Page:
Francis Towne (1739 - 1816)
  • Hereford
  • sheet, verso
  • “Hereford”(?) and dated “23rd March 1813”
Object Type

Catalogue Number
Description Sources
Agnew's records


Bequeathed by the artist in 1816 to James White of Exeter (1744–1825), on whose death it reverted to Towne’s residuary legatee John Herman Merivale (1779–1844) and his successors. Merivale’s granddaughters Maria Sophia Merivale (1853–1928) and Judith Ann Merivale (1860–1945), both of Oxford, inherited the drawing in May 1915 (BP248), after which it is untraced.

Associated People & Organisations

Judith Ann Merivale (1860 - 1945), Oxford, May 1915, BP248
Maria Sophia Merivale (1853 - 1928), Oxford, May 1915, BP248
John Herman Merivale (1779 - 1844), 1825
James White (1744 - 1825), Exeter, 1816


According to Joseph Farington, Towne set off from London to Hereford on 19 March 1813 to give evidence with John “Warwick” Smith in a court case on behalf of Captain Dale, who was the son-in-law of their old friend Thomas Jones and against whom a claim was being made by a younger son of Jones for rights to Penkerrig, Jones’s estate. Towne travelled back to London with Mrs Flowerdew, one of Dale’s acquaintances who wrote to him:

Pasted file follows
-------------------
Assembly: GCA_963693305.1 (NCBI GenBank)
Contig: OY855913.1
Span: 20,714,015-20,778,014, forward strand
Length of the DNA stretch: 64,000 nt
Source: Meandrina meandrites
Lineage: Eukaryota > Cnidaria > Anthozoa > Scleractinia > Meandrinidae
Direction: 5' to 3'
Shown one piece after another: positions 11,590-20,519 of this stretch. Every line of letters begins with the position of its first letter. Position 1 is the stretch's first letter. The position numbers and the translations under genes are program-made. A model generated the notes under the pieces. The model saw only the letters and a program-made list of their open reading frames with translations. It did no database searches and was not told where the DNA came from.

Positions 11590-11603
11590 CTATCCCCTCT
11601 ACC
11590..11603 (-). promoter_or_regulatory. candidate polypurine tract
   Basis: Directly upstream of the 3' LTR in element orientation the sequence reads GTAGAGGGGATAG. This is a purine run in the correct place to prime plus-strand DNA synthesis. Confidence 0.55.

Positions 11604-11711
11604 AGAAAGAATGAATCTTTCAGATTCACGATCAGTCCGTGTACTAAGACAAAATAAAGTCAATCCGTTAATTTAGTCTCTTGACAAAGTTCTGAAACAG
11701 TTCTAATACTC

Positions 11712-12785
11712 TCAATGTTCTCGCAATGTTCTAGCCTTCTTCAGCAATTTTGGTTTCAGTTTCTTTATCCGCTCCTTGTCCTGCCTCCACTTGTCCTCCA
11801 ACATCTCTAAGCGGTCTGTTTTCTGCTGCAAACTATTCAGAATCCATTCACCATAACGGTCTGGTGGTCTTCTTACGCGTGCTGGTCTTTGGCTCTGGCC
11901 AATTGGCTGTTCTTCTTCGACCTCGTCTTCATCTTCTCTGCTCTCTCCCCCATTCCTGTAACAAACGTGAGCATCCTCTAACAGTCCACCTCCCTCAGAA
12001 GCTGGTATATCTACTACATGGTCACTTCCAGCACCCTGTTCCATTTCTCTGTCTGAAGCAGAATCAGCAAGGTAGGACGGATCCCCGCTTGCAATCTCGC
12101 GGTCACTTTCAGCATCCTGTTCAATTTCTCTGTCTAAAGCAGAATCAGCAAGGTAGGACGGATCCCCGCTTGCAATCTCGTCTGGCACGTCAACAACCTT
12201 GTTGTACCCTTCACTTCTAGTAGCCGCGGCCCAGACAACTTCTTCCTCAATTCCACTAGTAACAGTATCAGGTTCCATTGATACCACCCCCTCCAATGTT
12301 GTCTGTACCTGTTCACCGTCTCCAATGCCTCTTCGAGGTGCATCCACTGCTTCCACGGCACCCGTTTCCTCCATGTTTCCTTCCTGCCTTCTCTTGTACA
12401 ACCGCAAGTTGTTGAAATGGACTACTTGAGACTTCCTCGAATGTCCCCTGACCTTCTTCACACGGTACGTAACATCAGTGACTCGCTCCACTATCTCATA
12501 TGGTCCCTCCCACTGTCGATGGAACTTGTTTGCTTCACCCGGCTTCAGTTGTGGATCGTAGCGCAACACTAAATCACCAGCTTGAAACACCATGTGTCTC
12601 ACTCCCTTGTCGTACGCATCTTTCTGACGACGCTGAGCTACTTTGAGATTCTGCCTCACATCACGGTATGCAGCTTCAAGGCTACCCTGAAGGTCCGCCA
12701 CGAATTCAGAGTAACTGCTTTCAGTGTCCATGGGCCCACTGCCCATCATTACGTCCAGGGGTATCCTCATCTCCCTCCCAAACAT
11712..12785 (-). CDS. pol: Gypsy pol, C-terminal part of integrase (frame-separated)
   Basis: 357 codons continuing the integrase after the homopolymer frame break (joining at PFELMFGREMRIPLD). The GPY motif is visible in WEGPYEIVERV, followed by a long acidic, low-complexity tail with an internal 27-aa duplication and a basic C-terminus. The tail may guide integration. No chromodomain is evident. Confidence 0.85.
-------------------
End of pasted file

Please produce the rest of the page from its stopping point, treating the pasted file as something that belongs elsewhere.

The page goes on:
Mr Town and I finished our journey with many compliments on each side, but lest you should think that a woman never outlives her vanity I shall not repeat the fine speeches he made. I adopted your advice of sometimes adverting to the Thursday evening scene when tried with his incessant talk. He certainly talks well but never did I hear anyone speak for such a length of time on a subject. I have forgotten all the rules in drawing he pointed out to me.1

This conversation led Bury to assert that both Flowerdew and Dale were pupils of Towne, but that conclusion does not seem justified by the evidence.2

by Richard Stephens


  1. 1 Quoted in Bury 1962, p.55, when the letter was owned by Canon J. H. Adams, a descendant of Jones; Farington 1978, pp.4310–12, 4316, 4317.
  2. 2 Bury 1962, p.112.

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